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Helium recovery system

Helium fill on a low-field magnet before installation of the helium recovery system.

Installation of the helium recovery system piping in the Chemistry NMR Facility

800 MHz pumped magnet during helium fill, pre-helium recovery system

The McGill Magnetic Resonance Facilities are having a helium recovery system installed!  When complete, it should enable us to recovery 90% of the helium used by our seven traditional NMR magnets and one pumped NMR magnet, as well as permit us not to lose the helium used to cool our EPR cryostat.

Rationale for helium recovery

Helium is the second-most abundant element in the universe.  On earth, it is generated by radioactive delay, and if it is trapped in deposits in the earth's crust, it can be extracted, purified, and used.  Usually this happens as a byproduct of natural gas extraction.  However, because it is very light, it is difficult to prevent it from escaping the earth's atmosphere.  This makes it a nonrenewable resource.   Furthermore, helium is only found in certain locations, and it must be trucked or shipped to its final location.  Recycling helium on site substantially reduces greenhouse gas emissions generated in extraction and transport.

Funding

The MMRF was very pleased to have received support from both the Sustainability Project Fund at McGill University and the NSERC Research Tools and Instruments program.

Description of system

Helium is used by all eight NMR magnets and the EPR spectrometer (when the cryostat is cooled).  For NMR, it is used to keep the metal in the magnet cold so that they are superconducting.  For EPR, it keep the sample cold.  This helium boils off during normal usage, and it boils off at a significantly faster rate during helium refills, when liquid helium is transferred into the NMR magnet dewars.  Normally, this helium evaporates into the atmosphere and from there dissipates into space.  However, with the helium recovery system, it flows through copper pipes to a compressor which compresses it into medium pressure cylinders for storage.  The gas will then be purified by passing it through a nitrogen-cooled purifier, and finally it will be condensed to liquid helium via a cryocompressor.  At this point, the cycle can be completed by transferring the recovered liquid helium into the NMR magnets or the EPR cryostat.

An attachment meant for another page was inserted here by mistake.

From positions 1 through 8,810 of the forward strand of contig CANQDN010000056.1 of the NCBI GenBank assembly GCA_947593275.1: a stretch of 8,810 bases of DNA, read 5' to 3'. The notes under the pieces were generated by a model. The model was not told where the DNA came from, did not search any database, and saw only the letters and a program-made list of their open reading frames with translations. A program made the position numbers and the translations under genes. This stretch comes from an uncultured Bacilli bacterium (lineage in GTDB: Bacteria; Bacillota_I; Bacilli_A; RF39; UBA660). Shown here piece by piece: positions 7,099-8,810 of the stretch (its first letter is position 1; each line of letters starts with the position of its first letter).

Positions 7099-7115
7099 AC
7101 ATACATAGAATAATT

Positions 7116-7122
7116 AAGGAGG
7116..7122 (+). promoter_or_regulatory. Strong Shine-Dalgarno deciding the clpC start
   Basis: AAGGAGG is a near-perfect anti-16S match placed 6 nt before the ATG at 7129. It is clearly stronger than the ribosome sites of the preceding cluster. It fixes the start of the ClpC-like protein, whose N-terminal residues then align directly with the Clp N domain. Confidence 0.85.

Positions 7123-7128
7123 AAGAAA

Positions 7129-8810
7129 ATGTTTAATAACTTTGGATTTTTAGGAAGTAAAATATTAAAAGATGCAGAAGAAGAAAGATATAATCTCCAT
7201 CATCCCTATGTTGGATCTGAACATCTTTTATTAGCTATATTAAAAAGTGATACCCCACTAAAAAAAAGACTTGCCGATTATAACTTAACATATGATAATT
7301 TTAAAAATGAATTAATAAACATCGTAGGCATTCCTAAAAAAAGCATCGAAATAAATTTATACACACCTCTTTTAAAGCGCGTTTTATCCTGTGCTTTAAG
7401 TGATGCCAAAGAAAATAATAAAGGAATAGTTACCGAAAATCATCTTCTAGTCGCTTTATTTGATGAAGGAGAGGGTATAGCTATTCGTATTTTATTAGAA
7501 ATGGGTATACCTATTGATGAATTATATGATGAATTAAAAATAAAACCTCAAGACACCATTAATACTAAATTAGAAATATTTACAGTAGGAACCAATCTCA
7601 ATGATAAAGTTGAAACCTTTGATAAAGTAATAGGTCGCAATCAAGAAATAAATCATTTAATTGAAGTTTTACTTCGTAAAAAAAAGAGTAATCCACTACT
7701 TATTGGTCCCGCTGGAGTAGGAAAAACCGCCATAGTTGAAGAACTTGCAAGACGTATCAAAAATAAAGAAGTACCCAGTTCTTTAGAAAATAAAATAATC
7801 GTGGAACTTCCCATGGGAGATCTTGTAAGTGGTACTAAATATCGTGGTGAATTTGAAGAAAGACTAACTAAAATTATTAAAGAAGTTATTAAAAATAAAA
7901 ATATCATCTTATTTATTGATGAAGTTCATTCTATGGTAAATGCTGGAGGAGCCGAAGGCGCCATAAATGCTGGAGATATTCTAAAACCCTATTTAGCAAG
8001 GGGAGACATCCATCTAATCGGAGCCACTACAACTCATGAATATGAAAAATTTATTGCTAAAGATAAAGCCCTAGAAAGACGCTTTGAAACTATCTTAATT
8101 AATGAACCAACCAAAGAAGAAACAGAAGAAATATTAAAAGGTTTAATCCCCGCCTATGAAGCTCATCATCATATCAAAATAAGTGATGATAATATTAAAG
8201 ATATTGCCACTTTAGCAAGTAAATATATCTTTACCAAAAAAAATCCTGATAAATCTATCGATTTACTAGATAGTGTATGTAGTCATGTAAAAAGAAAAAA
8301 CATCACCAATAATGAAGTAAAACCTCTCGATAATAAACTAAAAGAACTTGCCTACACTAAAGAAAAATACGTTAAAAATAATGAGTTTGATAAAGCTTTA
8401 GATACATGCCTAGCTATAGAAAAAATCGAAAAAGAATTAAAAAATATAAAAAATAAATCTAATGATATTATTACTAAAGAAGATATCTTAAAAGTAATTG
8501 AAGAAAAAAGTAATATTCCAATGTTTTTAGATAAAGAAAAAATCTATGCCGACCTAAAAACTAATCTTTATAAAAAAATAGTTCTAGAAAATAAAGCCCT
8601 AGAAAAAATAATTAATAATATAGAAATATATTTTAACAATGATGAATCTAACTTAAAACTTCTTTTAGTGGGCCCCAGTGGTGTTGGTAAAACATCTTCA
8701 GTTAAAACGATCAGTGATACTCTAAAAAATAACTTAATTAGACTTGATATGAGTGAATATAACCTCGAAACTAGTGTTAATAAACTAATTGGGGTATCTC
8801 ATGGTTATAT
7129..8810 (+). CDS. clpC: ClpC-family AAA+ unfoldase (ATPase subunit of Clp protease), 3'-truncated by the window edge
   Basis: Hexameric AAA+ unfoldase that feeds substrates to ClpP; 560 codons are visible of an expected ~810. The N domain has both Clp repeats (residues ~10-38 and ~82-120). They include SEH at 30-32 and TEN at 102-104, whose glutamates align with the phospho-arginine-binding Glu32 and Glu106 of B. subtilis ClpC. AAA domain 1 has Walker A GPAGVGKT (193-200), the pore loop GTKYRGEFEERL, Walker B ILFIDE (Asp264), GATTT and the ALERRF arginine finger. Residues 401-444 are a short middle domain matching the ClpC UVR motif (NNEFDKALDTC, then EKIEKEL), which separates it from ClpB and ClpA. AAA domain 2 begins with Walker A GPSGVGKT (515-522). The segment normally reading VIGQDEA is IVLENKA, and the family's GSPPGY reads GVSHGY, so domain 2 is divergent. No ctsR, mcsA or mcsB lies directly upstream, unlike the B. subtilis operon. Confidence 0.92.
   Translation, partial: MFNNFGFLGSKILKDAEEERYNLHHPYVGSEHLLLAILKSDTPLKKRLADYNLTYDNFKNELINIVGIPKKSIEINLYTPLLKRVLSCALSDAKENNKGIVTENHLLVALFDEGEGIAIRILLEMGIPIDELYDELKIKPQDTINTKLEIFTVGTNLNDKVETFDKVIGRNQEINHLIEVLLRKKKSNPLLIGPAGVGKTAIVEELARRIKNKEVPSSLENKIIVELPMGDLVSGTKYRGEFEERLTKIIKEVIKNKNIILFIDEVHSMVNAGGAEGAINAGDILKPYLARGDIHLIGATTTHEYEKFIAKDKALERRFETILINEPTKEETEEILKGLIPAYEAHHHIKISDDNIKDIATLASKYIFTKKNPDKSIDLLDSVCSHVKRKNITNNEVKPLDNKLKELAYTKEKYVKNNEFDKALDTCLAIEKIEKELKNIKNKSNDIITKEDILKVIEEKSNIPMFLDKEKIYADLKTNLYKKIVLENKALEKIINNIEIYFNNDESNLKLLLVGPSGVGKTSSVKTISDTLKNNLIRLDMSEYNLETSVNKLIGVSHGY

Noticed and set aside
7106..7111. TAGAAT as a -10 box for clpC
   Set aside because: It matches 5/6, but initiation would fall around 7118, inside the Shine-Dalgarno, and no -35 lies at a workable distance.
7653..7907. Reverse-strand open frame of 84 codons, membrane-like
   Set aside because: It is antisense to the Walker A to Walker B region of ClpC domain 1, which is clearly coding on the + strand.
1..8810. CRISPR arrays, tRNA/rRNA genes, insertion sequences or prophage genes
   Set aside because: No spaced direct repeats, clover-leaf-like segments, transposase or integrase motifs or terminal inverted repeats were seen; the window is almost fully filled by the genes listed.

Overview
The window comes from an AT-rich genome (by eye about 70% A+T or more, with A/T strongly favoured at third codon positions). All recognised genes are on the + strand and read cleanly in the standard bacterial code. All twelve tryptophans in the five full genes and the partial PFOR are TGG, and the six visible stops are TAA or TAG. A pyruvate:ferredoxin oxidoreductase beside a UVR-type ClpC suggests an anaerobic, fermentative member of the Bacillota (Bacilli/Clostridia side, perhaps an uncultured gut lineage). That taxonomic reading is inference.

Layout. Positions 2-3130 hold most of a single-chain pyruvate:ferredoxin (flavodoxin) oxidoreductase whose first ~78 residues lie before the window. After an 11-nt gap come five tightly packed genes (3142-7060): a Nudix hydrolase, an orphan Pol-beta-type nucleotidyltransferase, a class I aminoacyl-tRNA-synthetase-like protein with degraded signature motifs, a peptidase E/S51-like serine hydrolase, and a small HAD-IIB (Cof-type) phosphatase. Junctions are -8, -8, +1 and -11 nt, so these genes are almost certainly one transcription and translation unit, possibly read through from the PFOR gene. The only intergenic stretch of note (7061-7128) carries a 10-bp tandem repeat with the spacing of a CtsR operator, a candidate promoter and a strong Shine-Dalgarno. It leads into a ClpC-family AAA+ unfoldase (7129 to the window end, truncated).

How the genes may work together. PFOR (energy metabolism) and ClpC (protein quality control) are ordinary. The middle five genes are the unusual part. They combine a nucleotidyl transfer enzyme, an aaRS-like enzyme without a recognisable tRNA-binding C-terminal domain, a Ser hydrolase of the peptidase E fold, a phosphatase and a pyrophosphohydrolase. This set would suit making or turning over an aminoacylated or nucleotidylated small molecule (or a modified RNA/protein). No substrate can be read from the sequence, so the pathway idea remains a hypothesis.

A couple of noteworthy points:

  • we will not be using a balloon to collect helium in our system
  • during helium fills, when boiloff is highest, helium will warm up through an extra long line before entering the collection pipes, so as to reduce pressure changes down the line
  • all magnets are located on the same floor, with the seven standard NMR magnets and the EPR instrument located at approximately 100 m from the helium recovery system.  The pumped magnet is located about 15 m from the recovery system

Installation of piping

The copper pipes used have a 2" diameter.  Compression fittings are used and the pipes have been tested to hold 20 psi helium gas over a weekend.

Outreach to classes

As part of the SPF project, information about helium and helium recovery system is being shared with various classes, especially CHEM 429 (Chemistry of Energy) and CHEM 462 (Green Chemistry).

Links

RSC page on helium

Quantum Technology

University of Lethbridge

Yale University

University of Edinburgh

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